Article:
Since its first transmission, in December 2006 – a condensed version of Mozart’s Magic Flute – “The Met: Live in HD” series has gone from strength to strength, winning both Emmy and Peabody Awards and bringing superlative live Met performances to opera-lovers all over the world. The brainchild of Metropolitan Opera General Manager Peter Gelb, the project transmits high-definition video, live via satellite, to select venues, primarily movie theaters, in the United States and beyond. The success of the series, now in its fourth season, has enormous implications for opera-lovers and presenters everywhere, building a larger audience for the Met and generating excitement about opera and the arts at a local level. It is a measure of the series’ national success, for example, that audiences in Poughkeepsie, NY can once again enjoy opera performances in the Bardavon, which was originally built as an opera house in 1869 and is now returning to its roots with presentations of “The Met: Live in HD”. Overseas, the project has received a similarly warm welcome; when one patron claimed that seeing The Barber of Seville “Live in HD” in South London was even better than live at the Met, Gelb groaned, “We must be doing too good a job!” Barry Singer reports, in “Screen Tests”.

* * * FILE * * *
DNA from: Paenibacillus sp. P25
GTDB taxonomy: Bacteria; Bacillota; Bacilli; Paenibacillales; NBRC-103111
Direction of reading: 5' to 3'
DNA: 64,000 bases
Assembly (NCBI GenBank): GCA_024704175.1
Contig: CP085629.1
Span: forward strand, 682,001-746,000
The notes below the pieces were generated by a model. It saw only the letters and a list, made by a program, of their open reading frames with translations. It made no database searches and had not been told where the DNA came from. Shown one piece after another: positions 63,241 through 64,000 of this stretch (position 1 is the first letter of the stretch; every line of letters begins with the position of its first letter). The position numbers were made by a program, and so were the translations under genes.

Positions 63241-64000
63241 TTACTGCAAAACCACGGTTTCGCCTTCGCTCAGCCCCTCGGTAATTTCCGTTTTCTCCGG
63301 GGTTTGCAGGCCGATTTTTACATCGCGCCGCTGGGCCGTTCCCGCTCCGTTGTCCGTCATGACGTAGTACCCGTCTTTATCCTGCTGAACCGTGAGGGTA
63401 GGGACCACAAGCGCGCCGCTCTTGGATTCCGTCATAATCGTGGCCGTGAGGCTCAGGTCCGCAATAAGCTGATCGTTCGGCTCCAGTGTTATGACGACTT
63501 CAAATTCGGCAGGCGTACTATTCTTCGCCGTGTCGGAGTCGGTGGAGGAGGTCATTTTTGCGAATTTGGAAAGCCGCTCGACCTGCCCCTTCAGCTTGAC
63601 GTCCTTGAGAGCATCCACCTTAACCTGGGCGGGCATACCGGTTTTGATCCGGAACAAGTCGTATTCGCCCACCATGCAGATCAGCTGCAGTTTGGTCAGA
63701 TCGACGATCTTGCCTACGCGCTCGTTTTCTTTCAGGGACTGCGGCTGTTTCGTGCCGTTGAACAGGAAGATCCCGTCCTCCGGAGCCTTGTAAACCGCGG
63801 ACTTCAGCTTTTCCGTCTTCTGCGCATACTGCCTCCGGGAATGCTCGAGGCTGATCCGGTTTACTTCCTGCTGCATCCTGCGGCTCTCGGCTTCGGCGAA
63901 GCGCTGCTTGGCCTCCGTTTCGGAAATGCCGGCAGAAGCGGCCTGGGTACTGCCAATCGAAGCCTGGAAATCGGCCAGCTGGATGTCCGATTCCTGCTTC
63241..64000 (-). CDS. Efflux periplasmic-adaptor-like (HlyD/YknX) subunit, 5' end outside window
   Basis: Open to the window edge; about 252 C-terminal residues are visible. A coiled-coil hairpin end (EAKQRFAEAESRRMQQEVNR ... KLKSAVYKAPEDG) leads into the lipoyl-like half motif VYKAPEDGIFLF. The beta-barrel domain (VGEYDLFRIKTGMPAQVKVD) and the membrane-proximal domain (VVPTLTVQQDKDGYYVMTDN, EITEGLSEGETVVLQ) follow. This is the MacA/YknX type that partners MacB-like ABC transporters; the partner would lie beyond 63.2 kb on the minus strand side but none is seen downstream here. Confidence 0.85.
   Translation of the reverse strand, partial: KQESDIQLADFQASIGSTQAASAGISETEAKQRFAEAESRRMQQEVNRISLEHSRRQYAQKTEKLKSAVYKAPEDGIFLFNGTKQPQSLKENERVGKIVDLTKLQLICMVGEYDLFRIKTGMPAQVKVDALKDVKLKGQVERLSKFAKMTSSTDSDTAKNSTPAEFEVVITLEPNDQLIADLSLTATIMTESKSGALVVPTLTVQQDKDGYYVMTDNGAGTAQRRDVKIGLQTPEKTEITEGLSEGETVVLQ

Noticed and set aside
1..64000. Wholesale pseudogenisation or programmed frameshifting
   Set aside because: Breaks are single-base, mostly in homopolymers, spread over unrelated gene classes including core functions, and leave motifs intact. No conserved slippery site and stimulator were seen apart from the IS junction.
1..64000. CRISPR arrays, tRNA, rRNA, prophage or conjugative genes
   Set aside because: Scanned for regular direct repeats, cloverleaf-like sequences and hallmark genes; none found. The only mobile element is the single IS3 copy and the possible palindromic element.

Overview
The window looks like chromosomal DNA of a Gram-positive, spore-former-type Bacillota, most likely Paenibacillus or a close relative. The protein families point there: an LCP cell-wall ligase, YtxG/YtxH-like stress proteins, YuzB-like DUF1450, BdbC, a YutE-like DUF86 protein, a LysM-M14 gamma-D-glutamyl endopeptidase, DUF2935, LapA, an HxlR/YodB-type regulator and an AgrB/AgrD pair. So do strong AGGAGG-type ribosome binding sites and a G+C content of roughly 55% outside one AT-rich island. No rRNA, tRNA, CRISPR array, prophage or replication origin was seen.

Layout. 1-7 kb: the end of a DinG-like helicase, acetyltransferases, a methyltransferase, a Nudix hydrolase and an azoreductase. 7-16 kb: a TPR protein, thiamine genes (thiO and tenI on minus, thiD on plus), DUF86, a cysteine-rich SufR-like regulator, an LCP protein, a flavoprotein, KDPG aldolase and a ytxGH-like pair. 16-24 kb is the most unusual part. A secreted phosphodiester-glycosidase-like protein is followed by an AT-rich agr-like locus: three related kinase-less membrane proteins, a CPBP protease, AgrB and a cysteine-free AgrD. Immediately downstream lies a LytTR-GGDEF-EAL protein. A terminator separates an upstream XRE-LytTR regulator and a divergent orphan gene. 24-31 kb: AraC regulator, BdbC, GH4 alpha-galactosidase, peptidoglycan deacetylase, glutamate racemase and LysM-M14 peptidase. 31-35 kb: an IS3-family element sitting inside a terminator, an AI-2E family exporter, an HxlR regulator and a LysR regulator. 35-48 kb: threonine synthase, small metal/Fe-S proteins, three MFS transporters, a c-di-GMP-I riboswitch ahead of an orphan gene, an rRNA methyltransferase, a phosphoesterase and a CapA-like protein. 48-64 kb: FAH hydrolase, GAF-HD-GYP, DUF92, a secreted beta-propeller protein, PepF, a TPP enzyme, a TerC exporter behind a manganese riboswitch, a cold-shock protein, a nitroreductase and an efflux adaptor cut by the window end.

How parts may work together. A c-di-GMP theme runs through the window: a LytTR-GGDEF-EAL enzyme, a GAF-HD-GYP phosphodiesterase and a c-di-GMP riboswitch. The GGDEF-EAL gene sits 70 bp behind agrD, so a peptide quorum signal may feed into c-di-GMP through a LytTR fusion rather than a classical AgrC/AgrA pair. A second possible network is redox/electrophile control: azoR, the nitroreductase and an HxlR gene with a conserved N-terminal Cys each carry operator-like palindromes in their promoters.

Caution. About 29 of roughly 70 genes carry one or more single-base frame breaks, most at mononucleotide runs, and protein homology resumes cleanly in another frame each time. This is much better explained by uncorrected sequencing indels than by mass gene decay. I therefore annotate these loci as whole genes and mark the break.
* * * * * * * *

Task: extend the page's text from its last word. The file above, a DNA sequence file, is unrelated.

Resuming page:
According to commentator Norman Lebrecht, “the composer biopic is a long-established Hollywood niche” whose “heyday was the mid-’40s.” It is to this period that we owe some of the most enduring examples, including Charles Vidor’s A Song to Remember (1945), a life of Chopin starring Merle Oberon as George Sand opposite Cornel Wilde as the ailing Pole. Rhapsody in Blue (1945) presents Robert Alda as George Gershwin; Night and Day (1946) offers Cary Grant as Cole Porter; in Till the Clouds Roll By (1946), Robert Walker plays Jerome Kern, while in Song of Love (1947), he portrays a young Brahms smitten by Katharine Hepburn’s Clara Schumann. More recent attempts to revive the genre include Milos Forman’s Amadeus (1984), a life of Mozart featuring F. Murray Abraham as Salieri, and Immortal Beloved (1994), starring Gary Oldman as Beethoven. Ray Sawhill, who “does the best think-pieces of anyone around,” according to legendary film critic Pauline Kael, revisits some of his own favorites, in “Movie Music”.